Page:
I want to look at a no-nonsense, simple example of replacing an aged computer from the “it just makes good business sense” perspective.

Front Desk Reception

I just finished installing a new system for a front desk receptionist whose ancient computer was dramatically reducing her efficiency and overall effectiveness.

We had opted to replace the computer, rather than upgrade it or repair it because someone in the office had pointed them towards the following articles: Repair Your Computer vs. Replace Your Computer and 2013 Computer Buying Guide.

We were also convinced that the hard drive was about to fail, so they were looking at expensive repair bills, regardless.

Her responsibility in the office is to take and redirect calls, schedule appointments (checking availabilities in a common calendar), input data into a company database, maintain the company customer contacts, and reply to queries via email. Pretty standard stuff.

She was days behind in her work and it was only getting worse.

Her problems:

  • Slow computer: 20 minutes to turn on, many seconds to flip screens, no multitasking capabilities
  • Slow switching between programs often had her losing her train of thought (she would be interrupted frequently, and then have to start again)
  • Customers were getting cranky (or going elsewhere) because their emails were not being returned in a timely manner.
  • Old Office software prevented her from communicating effectively with others in the company
  • The database entry program is a fairly memory intensive application, which her system could just barely handle

The solution:

A Dell Optiplex 7010 w/ Microsoft Home & Business. The cost of the machine was $950 CAD and it cost them $100 for me to configure this new system with access to the company database, the company email system, the company printers, and to migrate over personal settings etc.

The total cost of the new computer was $1050.

I checked in with her a few days later to see how things were going. This is what she had to say:

This is really incredible! It’s 10x faster and I’m getting through my backlog in no time. Turn it on, and 2 minutes later I am down to work. Compare that to the 30 minutes it used to take.

Great response!

Now, let’s take a simple look at the economics:

Let’s assume she makes $16 / hr and we take her claim of working 10x faster with a serious dose of skepticism and evaluate her performance as only being 50% more efficient.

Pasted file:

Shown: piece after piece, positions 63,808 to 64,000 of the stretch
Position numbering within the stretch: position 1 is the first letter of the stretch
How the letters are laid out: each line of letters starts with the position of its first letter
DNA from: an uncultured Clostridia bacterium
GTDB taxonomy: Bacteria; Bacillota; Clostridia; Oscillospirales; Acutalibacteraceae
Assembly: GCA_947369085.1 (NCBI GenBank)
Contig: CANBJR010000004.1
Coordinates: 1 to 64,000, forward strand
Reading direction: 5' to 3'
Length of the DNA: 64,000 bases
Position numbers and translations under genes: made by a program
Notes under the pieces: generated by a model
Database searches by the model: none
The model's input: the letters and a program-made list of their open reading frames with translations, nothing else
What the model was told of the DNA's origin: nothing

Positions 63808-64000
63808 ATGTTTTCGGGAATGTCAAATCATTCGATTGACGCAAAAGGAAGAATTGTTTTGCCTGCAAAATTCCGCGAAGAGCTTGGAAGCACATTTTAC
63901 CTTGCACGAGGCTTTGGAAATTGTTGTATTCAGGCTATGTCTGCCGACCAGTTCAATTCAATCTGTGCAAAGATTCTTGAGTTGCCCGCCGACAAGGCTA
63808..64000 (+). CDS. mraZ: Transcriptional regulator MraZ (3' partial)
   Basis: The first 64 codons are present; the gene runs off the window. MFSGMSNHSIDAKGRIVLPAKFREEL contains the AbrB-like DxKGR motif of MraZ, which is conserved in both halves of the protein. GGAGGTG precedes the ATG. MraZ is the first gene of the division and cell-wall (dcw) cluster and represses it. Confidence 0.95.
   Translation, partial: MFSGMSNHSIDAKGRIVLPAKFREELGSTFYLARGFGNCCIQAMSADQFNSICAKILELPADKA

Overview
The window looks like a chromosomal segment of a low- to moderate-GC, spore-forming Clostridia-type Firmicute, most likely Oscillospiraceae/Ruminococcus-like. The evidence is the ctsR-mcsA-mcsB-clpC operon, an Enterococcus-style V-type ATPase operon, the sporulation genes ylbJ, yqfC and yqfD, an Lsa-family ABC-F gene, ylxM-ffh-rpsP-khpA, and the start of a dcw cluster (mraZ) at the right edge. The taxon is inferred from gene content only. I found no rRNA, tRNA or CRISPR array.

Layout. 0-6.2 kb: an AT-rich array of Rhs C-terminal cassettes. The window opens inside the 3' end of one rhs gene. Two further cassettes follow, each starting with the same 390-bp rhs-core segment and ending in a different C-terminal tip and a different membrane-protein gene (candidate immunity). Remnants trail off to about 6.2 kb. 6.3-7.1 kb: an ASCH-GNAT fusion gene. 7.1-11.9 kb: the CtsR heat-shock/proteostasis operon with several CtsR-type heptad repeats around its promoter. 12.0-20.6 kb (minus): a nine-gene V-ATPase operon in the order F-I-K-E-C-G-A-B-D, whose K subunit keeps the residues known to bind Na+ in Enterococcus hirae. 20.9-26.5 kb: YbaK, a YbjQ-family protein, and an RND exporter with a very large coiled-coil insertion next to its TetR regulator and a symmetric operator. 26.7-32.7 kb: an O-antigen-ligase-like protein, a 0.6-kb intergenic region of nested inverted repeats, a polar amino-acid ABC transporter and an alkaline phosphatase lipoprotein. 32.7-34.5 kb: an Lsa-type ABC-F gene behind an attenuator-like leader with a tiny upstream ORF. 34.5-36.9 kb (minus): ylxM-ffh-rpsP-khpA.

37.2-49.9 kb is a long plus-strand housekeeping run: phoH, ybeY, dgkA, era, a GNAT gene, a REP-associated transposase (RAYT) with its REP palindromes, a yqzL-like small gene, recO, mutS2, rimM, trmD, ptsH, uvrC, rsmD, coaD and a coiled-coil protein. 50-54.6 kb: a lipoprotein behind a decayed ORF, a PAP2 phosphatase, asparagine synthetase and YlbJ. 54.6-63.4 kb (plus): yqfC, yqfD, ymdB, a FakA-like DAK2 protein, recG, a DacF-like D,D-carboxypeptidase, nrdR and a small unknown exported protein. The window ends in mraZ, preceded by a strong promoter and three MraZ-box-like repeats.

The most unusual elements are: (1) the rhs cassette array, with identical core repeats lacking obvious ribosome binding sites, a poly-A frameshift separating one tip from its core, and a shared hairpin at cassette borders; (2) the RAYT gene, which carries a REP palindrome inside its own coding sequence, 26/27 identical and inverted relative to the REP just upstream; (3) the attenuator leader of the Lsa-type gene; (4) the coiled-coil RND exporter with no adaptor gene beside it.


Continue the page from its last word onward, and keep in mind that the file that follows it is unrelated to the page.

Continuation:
So for a typical 8 hour day she is now performing 12 hours worth of work performed.

The company is getting $8 / hr more out of her efforts, or $64 in savings in a typical 8 hour day.

That means, that $1050 will take a mere 16 days for the company to recoup their investment in that new technology.

This doesn’t even take into consideration the return on that investment with respect to:

  • improved communication with fellow employees and customers
  • reduction in lost revenue by not keeping up with customer demand
  • improved accuracy in data entry
  • reduction in costly IT maintenance
  • improved compatibility with modern software packages

It also doesn’t factor in more esoteric concepts such as employee satisfaction.

Now, what if this computer wasn’t for a $16 / hr employee?

What if this was for a highly productive sales team member where being able to close a deal quickly, efficiently, and without the “can you hold on a minute, my computer is really slow today?” results in dramatic improvement in your revenue stream.

What if this is for your 3D modeling draftsman, where rendering times can take hours, and shaving even a nominal amount of time could result in thousands in savings?

What if this was for a busy executive that bills out at $300 / hr?

Frankly, it’s a no brainer. Replace your old systems with something modern and up to the task.

Taking It a Step Further

If you want to really take your operation up a step, consider Multi-Monitors.

I cannot think of a more affordable way to improve speed, accuracy and overall performance in any office environment.

You can take a read about Multi-Monitor efficiency here.

more monitors cut down on toggling time among windows on a single screen, which can save about 10 seconds for every five minutes of work. If you have more than one monitor, he said, “You don’t have to toggle back and forth. You can take in everything with the sweep of an eye.

I won’t belabor the point, but I strongly recommend two monitors for anyone juggling a calendar, an inbox, a web browser, and any sort of Office program.


If you REALLY don’t want to spend money on a new system, or are worried about the possible disruption to your business workflow, there is an alternative.

I write about a special case in the following article: Alternative to Buying a New Computer.